The GitHub Social Impact, Tech for Social Good team is excited to announce the launch of our new report, Open Source Software in India, Kenya, Egypt, and Mexico!
For the past 3.5 years, GitHub Tech for Social Good has explored the intersection of open source software (OSS) in the social sector. In April 2020, we published our first research report on the topic, which focused on OSS that was built in high-income countries, like the United States. We learned of key challenges the social sector faces when building or using OSS, such as budgeting for required labor costs, creating sustainability with limited funding, and finding volunteer support.
We shifted our geographic focus for our new report. Many of the OSS that the social sector builds, including digital public goods, are deployed in low- and middle-income countries. In order for us to encourage inclusive design and development, we needed to understand more about OSS communities and the challenges they face in these countries. We selected four low- and middle-income countries that have strong tech ecosystems: India, Kenya, Egypt, and Mexico. Alongside our research partner, OBI Digital, our OSS research project connected us with 53 experts and 578 survey responses.
We discovered a ton of interesting insights! In India, we found out that individual tech entrepreneurs are personally funding major open source initiatives to support vulnerable communities. The social sector in Kenya and civic tech projects in Mexico have been a key driver of OSS in the two countries. In Egypt, student perceptions of OSS have greatly changed in recent years. And interestingly:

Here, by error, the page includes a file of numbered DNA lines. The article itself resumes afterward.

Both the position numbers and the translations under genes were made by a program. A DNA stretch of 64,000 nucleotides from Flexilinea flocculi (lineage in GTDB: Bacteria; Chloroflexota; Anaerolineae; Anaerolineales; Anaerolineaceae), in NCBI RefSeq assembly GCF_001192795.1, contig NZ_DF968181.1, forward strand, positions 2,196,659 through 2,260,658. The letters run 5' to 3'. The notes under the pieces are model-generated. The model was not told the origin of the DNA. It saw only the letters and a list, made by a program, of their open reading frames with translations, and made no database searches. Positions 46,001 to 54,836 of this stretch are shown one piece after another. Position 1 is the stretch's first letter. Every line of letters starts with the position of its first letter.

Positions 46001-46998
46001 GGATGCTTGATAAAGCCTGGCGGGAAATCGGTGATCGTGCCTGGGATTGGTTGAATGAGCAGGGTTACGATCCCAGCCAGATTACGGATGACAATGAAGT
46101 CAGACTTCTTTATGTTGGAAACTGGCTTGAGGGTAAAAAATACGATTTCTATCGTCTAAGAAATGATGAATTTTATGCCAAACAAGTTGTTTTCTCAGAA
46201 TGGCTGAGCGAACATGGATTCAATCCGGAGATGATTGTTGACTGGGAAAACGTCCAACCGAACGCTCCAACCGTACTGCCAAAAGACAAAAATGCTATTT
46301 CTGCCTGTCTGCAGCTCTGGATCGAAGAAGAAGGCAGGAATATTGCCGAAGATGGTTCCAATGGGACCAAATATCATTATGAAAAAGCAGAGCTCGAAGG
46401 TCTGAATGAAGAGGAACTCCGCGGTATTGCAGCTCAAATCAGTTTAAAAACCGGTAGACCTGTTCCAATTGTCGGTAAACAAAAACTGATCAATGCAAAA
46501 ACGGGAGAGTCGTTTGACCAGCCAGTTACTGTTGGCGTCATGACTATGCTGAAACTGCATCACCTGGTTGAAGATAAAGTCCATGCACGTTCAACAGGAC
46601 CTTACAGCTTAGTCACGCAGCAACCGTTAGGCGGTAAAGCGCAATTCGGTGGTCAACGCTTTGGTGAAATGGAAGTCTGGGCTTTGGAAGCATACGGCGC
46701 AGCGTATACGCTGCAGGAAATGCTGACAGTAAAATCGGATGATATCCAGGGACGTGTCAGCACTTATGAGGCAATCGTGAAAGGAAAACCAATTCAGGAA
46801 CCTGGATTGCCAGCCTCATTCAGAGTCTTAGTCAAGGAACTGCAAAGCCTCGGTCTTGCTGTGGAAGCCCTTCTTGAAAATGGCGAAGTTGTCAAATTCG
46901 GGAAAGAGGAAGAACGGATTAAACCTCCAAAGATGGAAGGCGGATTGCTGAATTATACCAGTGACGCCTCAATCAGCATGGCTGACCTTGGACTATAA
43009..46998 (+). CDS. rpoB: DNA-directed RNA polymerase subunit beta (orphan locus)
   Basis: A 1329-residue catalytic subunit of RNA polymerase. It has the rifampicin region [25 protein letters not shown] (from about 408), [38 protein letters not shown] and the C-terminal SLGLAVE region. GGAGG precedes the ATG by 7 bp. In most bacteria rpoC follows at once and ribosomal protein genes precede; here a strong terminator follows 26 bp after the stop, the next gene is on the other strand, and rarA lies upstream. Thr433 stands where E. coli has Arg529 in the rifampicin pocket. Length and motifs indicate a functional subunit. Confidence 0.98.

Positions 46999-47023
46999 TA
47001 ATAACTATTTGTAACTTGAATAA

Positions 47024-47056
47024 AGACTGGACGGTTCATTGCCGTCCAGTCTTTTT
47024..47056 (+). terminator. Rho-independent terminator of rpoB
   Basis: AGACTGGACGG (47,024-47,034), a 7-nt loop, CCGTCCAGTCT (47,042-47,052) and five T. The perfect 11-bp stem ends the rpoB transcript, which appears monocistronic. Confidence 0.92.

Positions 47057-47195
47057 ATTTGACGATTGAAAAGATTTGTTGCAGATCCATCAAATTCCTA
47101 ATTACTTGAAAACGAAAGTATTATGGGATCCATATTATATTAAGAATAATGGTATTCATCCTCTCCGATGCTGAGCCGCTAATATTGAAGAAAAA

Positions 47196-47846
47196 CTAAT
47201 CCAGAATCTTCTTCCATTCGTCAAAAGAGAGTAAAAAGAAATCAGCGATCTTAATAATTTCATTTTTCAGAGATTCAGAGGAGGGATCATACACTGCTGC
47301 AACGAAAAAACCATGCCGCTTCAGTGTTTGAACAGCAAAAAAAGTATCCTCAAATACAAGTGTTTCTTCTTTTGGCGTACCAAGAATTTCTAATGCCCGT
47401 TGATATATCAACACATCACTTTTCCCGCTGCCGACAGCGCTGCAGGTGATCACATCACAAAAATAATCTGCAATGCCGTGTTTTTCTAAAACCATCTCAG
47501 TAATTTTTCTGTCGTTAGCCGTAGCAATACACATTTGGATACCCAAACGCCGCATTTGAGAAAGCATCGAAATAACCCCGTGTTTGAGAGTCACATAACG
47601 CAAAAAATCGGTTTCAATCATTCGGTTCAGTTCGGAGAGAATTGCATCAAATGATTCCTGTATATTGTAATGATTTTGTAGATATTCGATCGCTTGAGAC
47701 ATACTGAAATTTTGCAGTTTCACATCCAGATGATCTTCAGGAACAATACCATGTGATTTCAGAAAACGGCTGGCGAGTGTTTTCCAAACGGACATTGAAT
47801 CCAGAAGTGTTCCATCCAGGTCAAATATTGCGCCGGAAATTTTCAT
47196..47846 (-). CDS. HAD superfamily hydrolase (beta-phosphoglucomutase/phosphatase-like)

All four countries have at least one federal policy on OSS.
One of the best parts about creating our report was the experts with whom we connected.
Here are some of our favorite expert quotes related to the key report themes:
OSS governmental policies and government-adopted digital public goods
OSS in high education, non-traditional education routes to OSS, spoken language and regional differences
Intellectual property, perceptions of OSS, foreign investments, (un)sustainable funding, and sustainability through community building
Building open source communities, social dynamics to participation, and global technology influencers